I had contacted the Epsom RSPB group and arranged to join them for an early-May evening walk at Epsom Common. I thought that I knew the area from my previous visits, but in the company of those that really did know the place, I was shown another side to it – one of calling Cuckoos, singing Nightingales, reeling Grasshopper Warblers and, best of all, croaking, roding Woodcocks. I returned home, in the dark, reeling from this birding overload.

A family weekend break, camping close to East Horsley in the west Surrey countryside, saw me creeping away from the tents on a calm, warm, late-May dawn. The fields held both displaying Red-legged and Grey Partridges; purring Turtle Doves gave themselves up in the hedgerows; a scratchy song from a bramble patch was tracked down to a Whitethroat; and after only having previously heard Cuckoos, I finally saw one, perched on top a bush, calling incessantly, an image never forgotten. I was systematically being exposed to wonderful birds, and my devotion to all things ornithological was unquestioned. Any other interests that I had were unceremoniously dumped. Bird watching was it. Nothing else mattered.

9 comments:

  1. Funnily enough I remember my first patch Wheatear as if it were yesterday too. Nicely written. I didn't have anyone to tell me that they would arrive any day soon, so my excitement was unreal!

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    1. And I would suggest that every Wheatear since has affected you in just the same way...

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  2. Reading this I can't help feeling that I missed out in my early days of birding. Yes, there was always the excitement of new sightings, but I was introduced to it all by a couple who had been birding for quite some time and we travelled all over the county to see as much as possible in the free time we had so I had no real idea that some of the birds I saw were quite special and would take some time before I ever came across them again.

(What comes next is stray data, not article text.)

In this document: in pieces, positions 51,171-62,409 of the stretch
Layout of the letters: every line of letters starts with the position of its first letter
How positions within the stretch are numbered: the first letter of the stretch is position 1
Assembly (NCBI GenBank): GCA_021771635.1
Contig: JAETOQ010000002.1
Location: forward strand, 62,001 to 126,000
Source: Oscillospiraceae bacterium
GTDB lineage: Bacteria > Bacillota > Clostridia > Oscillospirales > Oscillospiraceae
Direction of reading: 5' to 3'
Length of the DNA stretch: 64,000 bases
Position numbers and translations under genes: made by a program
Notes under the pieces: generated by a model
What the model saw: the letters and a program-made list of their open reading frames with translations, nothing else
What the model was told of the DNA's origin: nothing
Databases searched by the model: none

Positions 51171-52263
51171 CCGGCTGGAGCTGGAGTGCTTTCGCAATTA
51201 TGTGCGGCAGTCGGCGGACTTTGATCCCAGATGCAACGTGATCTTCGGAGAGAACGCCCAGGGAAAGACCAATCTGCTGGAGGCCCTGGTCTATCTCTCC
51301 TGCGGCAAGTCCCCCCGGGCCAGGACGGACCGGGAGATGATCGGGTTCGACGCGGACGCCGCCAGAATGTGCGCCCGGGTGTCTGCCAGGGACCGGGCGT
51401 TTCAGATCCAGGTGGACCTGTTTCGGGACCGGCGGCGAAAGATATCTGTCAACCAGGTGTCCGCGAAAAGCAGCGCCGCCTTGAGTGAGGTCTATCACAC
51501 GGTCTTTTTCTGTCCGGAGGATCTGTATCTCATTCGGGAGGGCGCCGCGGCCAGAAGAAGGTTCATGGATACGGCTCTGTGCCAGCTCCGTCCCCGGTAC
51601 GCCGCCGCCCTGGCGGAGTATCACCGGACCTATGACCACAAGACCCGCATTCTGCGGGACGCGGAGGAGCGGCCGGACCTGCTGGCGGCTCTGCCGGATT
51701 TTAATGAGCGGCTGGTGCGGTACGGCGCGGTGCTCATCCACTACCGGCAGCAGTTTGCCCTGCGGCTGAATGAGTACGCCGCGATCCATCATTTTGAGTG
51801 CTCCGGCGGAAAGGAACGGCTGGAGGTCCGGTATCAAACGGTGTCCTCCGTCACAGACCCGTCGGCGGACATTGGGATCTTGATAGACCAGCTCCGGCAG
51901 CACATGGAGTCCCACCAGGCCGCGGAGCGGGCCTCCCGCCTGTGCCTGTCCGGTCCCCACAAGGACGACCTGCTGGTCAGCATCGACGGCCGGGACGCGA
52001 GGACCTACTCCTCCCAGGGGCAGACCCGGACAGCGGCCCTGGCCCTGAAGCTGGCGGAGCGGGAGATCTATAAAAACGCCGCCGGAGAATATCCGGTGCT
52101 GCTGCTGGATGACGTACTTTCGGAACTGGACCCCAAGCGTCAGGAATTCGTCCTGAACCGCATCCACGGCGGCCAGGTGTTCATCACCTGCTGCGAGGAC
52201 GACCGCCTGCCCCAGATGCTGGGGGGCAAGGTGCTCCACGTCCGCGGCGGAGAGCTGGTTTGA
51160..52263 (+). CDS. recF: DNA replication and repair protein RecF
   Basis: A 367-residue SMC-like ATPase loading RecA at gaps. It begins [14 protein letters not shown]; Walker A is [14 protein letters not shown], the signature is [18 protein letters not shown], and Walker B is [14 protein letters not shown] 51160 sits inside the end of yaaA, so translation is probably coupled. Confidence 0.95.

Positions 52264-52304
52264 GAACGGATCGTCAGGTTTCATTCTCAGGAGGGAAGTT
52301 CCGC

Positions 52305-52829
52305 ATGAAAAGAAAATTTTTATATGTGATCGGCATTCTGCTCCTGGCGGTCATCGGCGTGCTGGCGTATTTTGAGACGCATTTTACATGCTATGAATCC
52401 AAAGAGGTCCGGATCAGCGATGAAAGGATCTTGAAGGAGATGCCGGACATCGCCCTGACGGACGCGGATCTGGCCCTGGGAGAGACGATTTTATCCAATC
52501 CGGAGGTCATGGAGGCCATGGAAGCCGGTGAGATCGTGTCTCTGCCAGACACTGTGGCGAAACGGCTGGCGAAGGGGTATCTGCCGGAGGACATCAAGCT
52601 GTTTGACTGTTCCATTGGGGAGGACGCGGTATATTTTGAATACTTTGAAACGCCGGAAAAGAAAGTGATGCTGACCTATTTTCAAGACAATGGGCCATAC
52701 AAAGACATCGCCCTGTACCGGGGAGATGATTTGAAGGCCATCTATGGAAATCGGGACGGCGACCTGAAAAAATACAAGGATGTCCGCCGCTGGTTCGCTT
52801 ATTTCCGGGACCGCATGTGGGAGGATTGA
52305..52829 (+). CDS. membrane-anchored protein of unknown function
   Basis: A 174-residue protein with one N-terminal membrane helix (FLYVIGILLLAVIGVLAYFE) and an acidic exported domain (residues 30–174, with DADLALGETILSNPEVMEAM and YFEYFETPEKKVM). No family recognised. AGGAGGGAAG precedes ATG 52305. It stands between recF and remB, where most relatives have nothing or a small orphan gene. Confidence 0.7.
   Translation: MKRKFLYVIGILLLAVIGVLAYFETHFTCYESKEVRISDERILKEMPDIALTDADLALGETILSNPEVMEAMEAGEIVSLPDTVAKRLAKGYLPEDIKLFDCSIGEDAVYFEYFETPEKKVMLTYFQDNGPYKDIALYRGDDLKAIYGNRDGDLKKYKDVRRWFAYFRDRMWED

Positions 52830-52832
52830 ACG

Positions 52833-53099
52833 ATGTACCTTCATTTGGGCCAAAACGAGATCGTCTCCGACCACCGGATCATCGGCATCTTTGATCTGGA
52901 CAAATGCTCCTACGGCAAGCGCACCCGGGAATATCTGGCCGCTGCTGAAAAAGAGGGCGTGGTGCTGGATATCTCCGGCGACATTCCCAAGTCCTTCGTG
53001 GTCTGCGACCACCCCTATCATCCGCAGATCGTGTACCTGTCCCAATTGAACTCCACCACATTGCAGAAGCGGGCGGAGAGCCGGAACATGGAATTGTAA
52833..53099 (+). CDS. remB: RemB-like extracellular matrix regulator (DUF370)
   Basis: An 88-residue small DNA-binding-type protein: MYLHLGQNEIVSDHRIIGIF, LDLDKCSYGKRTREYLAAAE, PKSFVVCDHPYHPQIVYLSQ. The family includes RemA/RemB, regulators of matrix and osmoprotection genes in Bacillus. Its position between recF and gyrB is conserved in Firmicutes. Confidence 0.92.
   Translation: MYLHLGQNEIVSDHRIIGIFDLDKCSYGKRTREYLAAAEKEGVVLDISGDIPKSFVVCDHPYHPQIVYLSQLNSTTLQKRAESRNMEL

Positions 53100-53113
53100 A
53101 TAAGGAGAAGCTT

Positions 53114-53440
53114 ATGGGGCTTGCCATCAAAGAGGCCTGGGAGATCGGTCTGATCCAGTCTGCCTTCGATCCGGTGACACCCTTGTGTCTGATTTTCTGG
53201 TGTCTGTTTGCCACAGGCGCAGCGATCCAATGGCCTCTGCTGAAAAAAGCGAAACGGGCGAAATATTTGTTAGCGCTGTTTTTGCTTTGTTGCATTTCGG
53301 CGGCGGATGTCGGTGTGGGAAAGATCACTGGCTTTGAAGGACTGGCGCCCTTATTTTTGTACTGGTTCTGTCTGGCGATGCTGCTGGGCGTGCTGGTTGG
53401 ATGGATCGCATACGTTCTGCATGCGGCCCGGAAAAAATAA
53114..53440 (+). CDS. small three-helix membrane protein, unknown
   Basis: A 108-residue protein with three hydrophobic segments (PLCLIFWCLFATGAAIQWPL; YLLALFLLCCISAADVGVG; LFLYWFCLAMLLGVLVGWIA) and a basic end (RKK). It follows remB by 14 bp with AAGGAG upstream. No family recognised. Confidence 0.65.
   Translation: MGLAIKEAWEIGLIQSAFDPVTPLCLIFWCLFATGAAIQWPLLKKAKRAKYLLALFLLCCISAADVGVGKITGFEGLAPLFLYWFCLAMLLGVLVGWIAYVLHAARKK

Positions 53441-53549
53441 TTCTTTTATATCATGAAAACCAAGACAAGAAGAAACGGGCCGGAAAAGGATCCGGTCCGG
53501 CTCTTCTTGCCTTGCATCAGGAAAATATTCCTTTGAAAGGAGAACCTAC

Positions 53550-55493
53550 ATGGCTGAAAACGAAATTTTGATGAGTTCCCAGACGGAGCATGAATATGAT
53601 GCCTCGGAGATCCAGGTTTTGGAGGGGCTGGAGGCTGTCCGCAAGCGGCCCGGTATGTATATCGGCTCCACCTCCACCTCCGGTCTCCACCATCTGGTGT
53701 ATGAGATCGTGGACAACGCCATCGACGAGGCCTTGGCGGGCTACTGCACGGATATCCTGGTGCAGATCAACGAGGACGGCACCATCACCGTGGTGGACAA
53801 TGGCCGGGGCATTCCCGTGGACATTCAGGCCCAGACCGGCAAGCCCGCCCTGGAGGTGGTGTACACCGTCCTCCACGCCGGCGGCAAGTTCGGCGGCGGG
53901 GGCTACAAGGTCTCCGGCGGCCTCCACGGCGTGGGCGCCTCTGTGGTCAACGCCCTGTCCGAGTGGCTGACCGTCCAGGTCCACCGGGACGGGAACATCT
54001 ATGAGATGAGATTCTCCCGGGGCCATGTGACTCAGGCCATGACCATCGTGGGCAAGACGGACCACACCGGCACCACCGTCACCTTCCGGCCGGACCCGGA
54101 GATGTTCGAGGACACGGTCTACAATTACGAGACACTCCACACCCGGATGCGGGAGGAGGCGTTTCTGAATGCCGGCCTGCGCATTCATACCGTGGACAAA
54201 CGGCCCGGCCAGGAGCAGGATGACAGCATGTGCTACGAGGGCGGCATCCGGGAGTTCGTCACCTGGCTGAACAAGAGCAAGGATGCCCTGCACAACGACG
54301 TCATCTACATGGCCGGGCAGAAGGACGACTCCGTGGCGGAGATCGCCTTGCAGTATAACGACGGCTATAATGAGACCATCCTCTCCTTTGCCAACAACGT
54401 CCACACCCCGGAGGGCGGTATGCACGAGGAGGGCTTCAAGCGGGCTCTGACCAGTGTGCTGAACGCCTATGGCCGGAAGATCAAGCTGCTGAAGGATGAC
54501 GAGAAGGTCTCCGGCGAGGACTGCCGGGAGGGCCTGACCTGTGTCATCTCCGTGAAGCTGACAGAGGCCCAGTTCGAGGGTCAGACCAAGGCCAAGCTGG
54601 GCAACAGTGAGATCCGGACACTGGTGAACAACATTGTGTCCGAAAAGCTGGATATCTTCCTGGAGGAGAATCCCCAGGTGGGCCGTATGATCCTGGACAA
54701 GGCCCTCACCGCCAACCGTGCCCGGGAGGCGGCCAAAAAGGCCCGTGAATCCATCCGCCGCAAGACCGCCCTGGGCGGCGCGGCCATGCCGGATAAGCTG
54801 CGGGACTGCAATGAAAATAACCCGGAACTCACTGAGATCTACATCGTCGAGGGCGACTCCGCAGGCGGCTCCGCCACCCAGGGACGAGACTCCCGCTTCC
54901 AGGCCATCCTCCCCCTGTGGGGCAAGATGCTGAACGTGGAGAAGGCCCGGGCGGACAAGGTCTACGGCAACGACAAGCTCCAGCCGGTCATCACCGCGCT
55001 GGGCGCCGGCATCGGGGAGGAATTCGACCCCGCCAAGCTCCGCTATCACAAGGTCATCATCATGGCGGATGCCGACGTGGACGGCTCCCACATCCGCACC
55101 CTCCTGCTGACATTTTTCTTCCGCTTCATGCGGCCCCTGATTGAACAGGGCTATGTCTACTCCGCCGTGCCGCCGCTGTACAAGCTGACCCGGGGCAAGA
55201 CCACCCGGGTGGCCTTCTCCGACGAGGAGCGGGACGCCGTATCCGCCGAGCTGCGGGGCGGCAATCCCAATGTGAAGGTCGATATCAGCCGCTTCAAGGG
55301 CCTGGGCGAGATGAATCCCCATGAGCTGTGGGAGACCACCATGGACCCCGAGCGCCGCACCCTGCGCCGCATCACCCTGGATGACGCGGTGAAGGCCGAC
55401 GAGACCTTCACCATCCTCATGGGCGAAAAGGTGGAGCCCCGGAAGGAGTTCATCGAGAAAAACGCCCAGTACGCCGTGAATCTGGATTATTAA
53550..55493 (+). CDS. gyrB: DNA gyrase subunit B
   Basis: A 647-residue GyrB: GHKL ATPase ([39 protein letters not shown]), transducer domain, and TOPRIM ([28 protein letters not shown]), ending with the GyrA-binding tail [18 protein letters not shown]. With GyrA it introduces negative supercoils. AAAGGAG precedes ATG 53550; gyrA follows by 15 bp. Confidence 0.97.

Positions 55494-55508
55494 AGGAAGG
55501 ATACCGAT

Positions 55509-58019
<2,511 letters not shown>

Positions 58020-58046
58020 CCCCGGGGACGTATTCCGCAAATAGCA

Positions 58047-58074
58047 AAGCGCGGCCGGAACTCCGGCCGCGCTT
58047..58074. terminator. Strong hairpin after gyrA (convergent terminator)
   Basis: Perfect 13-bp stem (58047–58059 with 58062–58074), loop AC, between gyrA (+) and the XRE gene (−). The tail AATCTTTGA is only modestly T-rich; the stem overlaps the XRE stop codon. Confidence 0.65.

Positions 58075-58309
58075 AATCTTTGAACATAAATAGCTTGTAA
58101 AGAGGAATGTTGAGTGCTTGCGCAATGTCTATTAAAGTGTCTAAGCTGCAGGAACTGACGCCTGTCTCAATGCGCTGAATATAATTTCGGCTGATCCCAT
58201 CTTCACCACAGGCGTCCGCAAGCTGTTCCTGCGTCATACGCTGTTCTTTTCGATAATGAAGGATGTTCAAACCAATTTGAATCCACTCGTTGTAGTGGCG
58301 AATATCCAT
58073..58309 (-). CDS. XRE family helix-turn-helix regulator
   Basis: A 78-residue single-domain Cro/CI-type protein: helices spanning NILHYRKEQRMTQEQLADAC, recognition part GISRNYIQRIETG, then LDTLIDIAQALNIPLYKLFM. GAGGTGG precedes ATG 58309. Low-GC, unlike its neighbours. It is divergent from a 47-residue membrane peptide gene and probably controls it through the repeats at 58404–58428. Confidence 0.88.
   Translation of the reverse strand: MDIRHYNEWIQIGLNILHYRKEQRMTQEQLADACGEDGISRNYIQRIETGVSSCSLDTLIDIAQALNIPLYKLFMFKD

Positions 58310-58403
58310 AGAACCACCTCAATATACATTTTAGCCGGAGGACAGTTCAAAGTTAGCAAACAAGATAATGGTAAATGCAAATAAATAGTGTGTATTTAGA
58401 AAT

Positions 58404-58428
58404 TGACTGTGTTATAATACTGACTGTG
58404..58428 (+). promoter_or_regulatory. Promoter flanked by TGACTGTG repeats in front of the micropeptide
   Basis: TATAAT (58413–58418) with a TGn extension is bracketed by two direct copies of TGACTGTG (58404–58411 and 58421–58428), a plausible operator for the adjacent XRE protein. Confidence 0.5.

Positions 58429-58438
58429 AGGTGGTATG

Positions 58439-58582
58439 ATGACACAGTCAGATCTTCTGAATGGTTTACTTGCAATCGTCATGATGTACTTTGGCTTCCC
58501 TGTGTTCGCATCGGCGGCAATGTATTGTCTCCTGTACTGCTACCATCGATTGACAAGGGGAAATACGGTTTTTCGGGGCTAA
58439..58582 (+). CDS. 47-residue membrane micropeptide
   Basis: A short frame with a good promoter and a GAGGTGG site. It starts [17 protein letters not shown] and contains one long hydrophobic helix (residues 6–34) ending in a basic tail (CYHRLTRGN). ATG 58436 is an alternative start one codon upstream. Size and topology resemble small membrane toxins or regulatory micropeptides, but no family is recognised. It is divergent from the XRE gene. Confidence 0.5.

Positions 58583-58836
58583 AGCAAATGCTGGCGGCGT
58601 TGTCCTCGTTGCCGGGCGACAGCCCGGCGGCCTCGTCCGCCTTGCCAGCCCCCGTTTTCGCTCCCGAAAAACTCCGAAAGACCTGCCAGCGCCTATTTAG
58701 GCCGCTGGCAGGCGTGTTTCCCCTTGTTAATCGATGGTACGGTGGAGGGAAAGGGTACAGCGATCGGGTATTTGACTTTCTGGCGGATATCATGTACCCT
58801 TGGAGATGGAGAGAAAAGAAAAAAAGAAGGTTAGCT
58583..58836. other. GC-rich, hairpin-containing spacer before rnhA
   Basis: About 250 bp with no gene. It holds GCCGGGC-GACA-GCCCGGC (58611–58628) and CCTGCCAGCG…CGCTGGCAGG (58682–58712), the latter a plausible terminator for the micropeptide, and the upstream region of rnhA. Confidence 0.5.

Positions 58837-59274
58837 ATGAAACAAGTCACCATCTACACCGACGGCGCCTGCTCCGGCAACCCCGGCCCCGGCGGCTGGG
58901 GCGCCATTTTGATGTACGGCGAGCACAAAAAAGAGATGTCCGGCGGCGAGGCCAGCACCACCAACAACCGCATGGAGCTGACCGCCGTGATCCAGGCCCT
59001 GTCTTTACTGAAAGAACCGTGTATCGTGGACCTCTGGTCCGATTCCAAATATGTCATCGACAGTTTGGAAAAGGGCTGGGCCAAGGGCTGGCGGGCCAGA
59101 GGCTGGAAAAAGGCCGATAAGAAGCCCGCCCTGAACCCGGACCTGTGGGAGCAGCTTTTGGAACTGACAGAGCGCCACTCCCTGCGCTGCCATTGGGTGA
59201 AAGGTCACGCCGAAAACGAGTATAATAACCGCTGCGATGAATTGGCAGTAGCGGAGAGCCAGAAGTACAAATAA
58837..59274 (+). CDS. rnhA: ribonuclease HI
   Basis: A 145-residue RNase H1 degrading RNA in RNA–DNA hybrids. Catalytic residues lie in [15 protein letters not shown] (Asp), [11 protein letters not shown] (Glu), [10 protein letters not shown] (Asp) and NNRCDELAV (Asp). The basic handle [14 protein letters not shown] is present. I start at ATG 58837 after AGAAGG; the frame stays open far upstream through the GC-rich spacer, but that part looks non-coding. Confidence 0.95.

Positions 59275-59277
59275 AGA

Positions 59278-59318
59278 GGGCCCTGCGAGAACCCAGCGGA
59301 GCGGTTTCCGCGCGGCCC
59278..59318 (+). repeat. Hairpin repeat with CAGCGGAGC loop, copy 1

The joy of birding in a particular location over and over is something that I found later in life and is where I am now happiest.
    My pan-species site has given me 11 birds in 2 visits so it's not the large numbers that appeal but the thought of what could appear on the next visit.

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    1. David, maybe you are getting those 'early biding experiences' just a bit later than usual!

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  3. Thirty years I birded Epsom Common, Steve. Thirty. You know how many Wheatears I saw there in that time? None. Not a one. Grrrripped by a 42 year old sighting, ha! My very first visit there was with the Epsom & Ewell RSPB Group, though it was a YOC outing. Saw my first ever Shoveler at the back of the Great Pond, 26th September 1986. Mad how some dates just stay with you forever.

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    1. Just checked on BUBO, it was 21st September 1986. Senility is hitting me harder than I thought...

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    2. In a later instalment Seth you will find out about my small part in the creation of the Great Stew Pond - bet you cannot wait...

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    3. You were a monk of Chertsey Abbey? Blimey, you're looking good for it mate!

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    4. As you well know young man, that original pond was drained and only restored in 1980. Don't you know nuffink?